Rombo would be the first to admit he was old fashioned. He liked to do things the hard way. His colleagues knew this well and were discreetly condescending. His friends, who saw no reason to be discreet, made frequent and hilarious reference to his idiosyncrasies
. They had a lifetime of anecdotes to offer and they offered them at will—initiates to their circle were eventually treated to the entire opus. Rombo didn’t mind. It bothered him more to know that others were telling the same stories about him, but in whispers, disdainfully, and without affection.
Sitting alone in the dark, he once overheard his subordinates as they passed by with a flight of new technicians.
"That's Rombo's quarter," the field manager snickered. “You wanna watch your step in there.”
“Rombo?” one of the techs inquired.
“Romboli, the Director.”
“What’s the deal with Romboli?” another asked.
Laughter erupted even before the knowing voices could get to the punchline: “He gardens!”
This drew more guffaws from those in the know and, doubtless, empty stares from the rookie techs. As the mirth subsided, he could hear them asking among themselves if anyone knew what that was supposed to mean.
Their confusion only provoked another round of laughter. “Gardens...!”
Laughter followed the assembly down the corridor.
Rombo was in the same corridor himself now, maybe 500 LinearUnits from his quarter. Few of the faces gliding by expressed surprise at the sight of his moving feet or at the beads of perspiration collecting near his temples. He took this route almost daily and the passersby had seen it all before. They knew he liked to do things the hard way. Still, they couldn’t help staring. They had no idea how he accomplished the trick, or why.
Rombo insisted on walking whenever he could. Of course, in the corridors it wasn’t such a simple matter. He had to fit his shoes with a dampening device to keep the subfloor locomotors from propelling him onward. This made him invisible to the sensors, and if he wasn’t vigilant an onrushing pedestrian could easily knock him off his feet. There had been close calls in the past, and angry words.
But Rombo was in good cheer today. The biomass converters in his little Garden were proving to be highly efficient (skeptics be damned) and the panels could be expected to illumine nearly 18 Fractions a day. And—even better news—it looked like the nutrient emulsion had finally been optimized to support vegetative growth. There would be Sallid again before the cycle was through.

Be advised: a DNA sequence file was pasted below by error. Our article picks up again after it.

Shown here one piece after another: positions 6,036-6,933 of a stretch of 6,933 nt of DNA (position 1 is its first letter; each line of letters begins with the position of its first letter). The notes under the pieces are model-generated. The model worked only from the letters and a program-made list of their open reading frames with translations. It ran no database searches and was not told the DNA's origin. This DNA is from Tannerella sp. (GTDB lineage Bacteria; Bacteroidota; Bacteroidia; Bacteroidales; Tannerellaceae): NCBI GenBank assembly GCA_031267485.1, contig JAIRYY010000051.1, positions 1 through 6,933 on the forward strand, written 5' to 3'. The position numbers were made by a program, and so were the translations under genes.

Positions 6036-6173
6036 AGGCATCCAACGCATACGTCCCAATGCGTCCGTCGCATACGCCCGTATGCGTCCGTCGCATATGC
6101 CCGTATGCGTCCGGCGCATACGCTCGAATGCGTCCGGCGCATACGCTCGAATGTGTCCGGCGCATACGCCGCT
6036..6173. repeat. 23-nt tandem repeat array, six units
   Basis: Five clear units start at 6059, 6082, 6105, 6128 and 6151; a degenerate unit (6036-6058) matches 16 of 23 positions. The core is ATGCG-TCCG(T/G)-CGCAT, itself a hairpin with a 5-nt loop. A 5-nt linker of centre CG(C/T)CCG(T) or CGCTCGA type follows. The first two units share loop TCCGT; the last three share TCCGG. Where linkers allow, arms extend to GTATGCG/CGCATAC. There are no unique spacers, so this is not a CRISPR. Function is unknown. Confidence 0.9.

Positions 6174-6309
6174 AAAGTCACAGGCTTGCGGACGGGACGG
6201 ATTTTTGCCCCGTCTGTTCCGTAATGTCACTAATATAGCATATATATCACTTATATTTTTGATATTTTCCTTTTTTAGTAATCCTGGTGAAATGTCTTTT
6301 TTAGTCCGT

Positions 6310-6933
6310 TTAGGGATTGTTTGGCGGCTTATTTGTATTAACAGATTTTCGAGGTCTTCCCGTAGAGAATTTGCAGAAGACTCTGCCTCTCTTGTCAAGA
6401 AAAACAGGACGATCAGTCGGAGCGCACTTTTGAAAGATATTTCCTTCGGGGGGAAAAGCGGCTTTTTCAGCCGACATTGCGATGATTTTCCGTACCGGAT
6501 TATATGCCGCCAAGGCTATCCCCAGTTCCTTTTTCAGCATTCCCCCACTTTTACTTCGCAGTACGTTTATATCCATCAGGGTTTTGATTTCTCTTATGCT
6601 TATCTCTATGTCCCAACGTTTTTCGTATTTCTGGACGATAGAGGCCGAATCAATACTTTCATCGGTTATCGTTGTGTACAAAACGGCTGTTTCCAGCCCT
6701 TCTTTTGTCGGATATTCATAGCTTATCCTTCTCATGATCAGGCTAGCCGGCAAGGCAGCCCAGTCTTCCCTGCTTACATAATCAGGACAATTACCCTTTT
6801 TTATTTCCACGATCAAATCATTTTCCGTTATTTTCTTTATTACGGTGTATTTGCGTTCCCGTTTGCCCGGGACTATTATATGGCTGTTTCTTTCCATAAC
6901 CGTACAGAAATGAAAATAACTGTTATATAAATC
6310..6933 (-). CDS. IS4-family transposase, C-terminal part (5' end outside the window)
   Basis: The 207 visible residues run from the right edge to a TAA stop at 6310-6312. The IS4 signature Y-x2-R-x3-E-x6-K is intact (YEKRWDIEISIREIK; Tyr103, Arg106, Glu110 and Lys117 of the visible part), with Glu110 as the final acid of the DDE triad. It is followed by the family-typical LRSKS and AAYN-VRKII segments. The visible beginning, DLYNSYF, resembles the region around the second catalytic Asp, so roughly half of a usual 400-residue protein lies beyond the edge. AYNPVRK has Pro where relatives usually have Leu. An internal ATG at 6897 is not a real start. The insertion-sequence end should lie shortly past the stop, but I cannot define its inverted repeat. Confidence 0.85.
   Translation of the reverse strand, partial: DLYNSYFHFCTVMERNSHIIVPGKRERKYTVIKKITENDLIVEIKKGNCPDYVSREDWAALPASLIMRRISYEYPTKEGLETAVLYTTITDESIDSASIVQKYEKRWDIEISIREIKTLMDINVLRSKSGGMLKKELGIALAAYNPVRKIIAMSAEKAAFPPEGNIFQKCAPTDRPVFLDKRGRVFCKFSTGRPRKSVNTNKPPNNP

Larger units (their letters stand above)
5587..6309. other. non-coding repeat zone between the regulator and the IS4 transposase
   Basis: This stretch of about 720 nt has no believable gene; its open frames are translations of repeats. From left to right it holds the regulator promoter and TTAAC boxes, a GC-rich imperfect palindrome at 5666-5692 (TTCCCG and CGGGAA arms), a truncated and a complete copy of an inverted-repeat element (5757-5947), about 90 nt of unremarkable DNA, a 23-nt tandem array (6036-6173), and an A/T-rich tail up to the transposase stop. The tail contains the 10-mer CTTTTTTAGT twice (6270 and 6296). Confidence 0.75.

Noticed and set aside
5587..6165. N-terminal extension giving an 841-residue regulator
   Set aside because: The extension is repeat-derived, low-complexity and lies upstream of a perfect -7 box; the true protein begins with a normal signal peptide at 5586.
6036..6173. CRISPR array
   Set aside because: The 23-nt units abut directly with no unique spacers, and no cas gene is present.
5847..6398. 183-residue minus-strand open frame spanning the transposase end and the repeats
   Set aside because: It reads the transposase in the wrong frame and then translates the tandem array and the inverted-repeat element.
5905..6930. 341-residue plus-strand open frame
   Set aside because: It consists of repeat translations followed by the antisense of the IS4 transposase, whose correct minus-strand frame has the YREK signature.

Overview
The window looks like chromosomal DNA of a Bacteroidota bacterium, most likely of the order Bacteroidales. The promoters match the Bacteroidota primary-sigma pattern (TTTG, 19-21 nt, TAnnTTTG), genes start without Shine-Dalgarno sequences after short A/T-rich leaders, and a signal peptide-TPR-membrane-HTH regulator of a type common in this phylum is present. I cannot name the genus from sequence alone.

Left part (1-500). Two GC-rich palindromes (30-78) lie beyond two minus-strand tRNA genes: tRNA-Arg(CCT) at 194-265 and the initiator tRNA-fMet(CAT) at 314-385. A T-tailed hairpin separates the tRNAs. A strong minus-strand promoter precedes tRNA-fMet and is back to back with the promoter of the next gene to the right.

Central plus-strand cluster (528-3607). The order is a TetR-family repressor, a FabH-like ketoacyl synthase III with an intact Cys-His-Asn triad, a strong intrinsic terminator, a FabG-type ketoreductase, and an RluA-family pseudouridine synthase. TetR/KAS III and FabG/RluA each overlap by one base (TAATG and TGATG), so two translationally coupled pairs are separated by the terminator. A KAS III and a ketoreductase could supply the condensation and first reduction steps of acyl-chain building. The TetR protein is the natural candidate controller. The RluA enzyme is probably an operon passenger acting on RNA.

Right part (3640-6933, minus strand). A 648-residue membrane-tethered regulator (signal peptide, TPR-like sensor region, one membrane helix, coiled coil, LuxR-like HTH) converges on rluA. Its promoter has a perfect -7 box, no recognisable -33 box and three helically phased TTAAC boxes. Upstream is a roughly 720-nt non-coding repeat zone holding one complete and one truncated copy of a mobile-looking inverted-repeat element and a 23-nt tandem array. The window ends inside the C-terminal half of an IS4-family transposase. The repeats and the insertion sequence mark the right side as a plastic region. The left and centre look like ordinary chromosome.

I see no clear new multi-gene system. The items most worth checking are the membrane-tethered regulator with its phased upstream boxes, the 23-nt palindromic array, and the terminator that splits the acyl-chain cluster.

Tonight, however, would be an even-meal from the dispensary. Rombo was looking forward to it—maybe with a glass of 72. He was a creature of habit. Throughout his childhood, First Day evenings were 883Ba. What did the runts in the Cordon call it now? Flambago? Something bago. Fandango maybe. Rombo remembered when it was known as a Galamalatta. There was even a rhyme to go with it: ‘Galamalatta… something something… think you oughta… something something… gimme a Galamalatta.’
That was a long time ago. Not many bothered to dispense the 883-series anymore—let alone the 883B's. He didn't blame them though. Food was as subject to the whims of fashion as anything. He could still remember the look of humiliation on his mother’s face when father once ordered a 969 at the Core dispensary. He didn't understand it at the time. Only looking back on it could he sympathize: dad wouldn’t have made that choice on a first date. Funny thing, though, the 969's were coming back into vogue.
Maybe he would try a 969 himself one of these days, just for a change. Tonight, however, was First Day evening, and that meant only one thing: gimme a Galamalatta. His subordinates could laugh all they wanted. They didn’t know what they were missing.
Rombo was slightly winded by the time he got to his quarter. But it felt good. He was glad to be home. How did the saying go—‘if it ain’t my quarter it ain’t no quarter at all’? Ancient wisdom.
He stopped to admire the new façade. It was stunning, easily the most recognizable in Core. People still flooded the Viewer to get a look—not that many would choose one for their own quarter. Still, he was secretly pleased with the attention. He'd invested a lot of capital in getting the original hatch removed. Access was now regulated by a purely mechanical barrier. Rombo tapped the sequence onto his Key and waited for the gears to engage. He was slightly apprehensive. If the Lock malfunctioned he’d be forced to sleep at the Directorate again—and suffer a new round of derision from the techs at Phys. Plant come First Shift.
The hum of the mechanism was dangerously strained. Even more alarming was the grinding of the door as it slid into its pocket. There was obviously a bit of troubleshooting left to perform, but at least he wasn’t denied access. He stepped inside and the door rumbled to a close behind him.
The interior panels would no longer answer to the presets so he stood for a moment at the threshold in the dark. One of the first things he had done when he took up his cells was install a Switch in every room. This let him take the lighting algorithm on- or off-line at a touch. He was fascinated by the notion of a Manual Interface. He once had hopes of getting his HighSpeedTransporter similarly fitted out, but the Ministry was obstinate in its refusal to sanction the modifications.